The body known as The United Kingdom Warning and Monitoring Organisation (U.K.W.M.O.) was set up in 1957 to warn the general public, government and the military of any impending nuclear attack on the U.K. Its other role was to warn of fallout from nuclear weapons affecting the U.K. Even if the UK wasn't the intended target, fallout from detonations in Europe may affect our territory. The Royal Observer Corp, who had served the country well in World War 2, became the eyes and ears of the UKWMO.
During the life of the UKWMO UK Civil Defence went through a number of phases. In 1968 the government reduced the spending on Civil Defence and disbanded the Civil Defence Corps, Auxiliary Fire Service (AFS) and the Industrial Civil Defence Service (ICDS). Civil Defence continued on a care and Maintenance basis only. A reorganisation in 1972 shaped Civil Defence into the structure described on this site. The Thatcher government of the eighties increased in spending on armaments and Civil Defence. This led to modernisation of the Home Defence and Emergency Communications networks, no sooner was this completed the Cold War came to an end. Only the AFS Green Goddesses were retained in mothballs and used during various Fire Brigade strikes until being sold off in 2004.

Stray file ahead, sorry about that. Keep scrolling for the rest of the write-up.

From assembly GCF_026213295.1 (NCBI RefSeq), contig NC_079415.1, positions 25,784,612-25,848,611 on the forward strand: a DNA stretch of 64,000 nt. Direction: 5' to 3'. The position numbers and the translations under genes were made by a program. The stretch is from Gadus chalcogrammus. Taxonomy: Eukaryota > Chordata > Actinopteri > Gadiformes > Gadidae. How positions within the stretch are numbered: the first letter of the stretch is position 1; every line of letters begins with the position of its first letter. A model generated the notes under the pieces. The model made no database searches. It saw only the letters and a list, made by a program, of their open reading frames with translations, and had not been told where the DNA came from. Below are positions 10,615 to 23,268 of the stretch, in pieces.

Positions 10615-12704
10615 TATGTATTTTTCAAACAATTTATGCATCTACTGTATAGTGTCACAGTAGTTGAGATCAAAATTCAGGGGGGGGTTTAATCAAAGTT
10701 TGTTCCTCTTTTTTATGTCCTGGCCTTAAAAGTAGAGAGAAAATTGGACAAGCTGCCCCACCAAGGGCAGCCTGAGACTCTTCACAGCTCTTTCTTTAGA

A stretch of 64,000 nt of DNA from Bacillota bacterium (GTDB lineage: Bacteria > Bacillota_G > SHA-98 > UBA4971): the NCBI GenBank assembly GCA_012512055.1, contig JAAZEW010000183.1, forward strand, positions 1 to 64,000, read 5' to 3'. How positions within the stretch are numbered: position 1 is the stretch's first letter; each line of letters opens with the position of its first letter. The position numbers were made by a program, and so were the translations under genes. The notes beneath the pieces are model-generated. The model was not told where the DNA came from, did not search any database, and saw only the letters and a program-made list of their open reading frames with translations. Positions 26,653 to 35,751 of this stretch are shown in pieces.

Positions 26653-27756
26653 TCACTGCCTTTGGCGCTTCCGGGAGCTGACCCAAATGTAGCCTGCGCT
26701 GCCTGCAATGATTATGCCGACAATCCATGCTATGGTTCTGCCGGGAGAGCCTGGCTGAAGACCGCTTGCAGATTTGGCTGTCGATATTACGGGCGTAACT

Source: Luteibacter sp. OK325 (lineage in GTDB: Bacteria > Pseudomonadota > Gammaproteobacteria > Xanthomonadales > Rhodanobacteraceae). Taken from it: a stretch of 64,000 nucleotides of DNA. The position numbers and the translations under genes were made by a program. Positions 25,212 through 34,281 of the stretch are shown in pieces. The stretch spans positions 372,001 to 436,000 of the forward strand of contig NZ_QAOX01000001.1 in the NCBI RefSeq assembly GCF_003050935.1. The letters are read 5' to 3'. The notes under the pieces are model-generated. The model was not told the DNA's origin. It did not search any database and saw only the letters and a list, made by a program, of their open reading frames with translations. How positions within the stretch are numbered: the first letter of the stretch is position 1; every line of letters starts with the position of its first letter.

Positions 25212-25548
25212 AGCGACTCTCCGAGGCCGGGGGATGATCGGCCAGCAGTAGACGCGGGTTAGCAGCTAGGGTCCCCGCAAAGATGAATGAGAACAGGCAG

When the political changes in the Soviet Union signalled the end of the Cold War, the closure of the UKWMO was announced in the U.K. Parliament on 12 November 1992. All the warning systems described on this site were dismantled and the bunkers sold off.
Outline of Role
A possible attack would be notified to UKWMO officers stationed at High Wycombe or Preston who would issue a national attack warning to the public via the HANDEL network and radio broadcasts. If the ROC monitoring posts detect a detonation before a national warning was issued, procedures were in place to ensure a retrospective attack warning was given. Should the attack fail to materialise or not involve nuclear weapons, a national all clear would be notified in a similar way.
Fallout warnings would be issued locally by the UKWMO and be relayed to the public via the carrier network and radio broadcasts. This data would be shared with the Regional Government Headquarters, Local Authority Emergency Centres and Military Nuclear Reporting Cells to enable these to control the post strike recovery operation.
After the attack, when radiation levels in a particular area had dropped to a safe level or if an area wasn't affected by fallout, an all clear would be sounded by sirens and radio broadcast stating which areas were now considered safe for people to emerge from their shelters.